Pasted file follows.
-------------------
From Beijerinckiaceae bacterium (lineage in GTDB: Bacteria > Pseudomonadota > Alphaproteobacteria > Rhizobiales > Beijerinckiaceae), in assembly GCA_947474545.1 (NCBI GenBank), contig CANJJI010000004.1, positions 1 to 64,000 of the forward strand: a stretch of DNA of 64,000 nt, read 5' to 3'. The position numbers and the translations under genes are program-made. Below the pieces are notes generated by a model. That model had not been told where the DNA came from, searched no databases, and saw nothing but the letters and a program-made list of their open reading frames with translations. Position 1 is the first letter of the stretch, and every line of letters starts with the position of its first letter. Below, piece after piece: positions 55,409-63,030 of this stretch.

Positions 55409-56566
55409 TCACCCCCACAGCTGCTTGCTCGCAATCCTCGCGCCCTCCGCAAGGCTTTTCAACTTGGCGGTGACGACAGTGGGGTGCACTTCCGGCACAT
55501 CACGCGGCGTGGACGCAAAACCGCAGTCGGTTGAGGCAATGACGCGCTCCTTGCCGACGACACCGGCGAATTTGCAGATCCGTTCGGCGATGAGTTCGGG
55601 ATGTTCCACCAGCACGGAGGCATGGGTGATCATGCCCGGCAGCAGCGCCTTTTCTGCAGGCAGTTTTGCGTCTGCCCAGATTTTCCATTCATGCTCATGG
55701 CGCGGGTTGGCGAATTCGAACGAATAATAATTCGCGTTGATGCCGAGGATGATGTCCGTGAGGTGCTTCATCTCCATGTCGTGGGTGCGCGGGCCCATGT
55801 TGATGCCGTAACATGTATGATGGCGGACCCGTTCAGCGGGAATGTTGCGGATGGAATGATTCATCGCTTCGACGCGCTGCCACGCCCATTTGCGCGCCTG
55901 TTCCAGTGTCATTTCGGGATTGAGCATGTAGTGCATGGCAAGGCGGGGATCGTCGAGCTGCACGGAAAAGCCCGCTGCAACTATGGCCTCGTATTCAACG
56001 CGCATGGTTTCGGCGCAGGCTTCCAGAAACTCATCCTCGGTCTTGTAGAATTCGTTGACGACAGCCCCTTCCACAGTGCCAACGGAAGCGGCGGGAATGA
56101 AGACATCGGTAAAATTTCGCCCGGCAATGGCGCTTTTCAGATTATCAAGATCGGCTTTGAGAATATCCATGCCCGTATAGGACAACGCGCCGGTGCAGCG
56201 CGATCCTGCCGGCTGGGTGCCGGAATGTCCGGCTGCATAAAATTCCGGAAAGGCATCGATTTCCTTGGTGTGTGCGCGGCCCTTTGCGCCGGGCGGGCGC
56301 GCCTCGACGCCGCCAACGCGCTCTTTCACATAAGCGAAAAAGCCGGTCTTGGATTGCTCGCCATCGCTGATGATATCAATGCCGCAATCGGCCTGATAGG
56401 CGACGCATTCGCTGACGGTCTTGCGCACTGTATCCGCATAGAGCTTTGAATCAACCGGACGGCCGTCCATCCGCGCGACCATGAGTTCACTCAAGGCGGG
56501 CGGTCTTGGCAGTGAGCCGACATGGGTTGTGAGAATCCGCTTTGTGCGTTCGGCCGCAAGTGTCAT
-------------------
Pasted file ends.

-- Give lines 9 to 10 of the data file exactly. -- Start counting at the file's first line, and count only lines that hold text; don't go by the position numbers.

56001 CGCATGGTTTCGGCGCAGGCTTCCAGAAACTCATCCTCGGTCTTGTAGAATTCGTTGACGACAGCCCCTTCCACAGTGCCAACGGAAGCGGCGGGAATGA
56101 AGACATCGGTAAAATTTCGCCCGGCAATGGCGCTTTTCAGATTATCAAGATCGGCTTTGAGAATATCCATGCCCGTATAGGACAACGCGCCGGTGCAGCG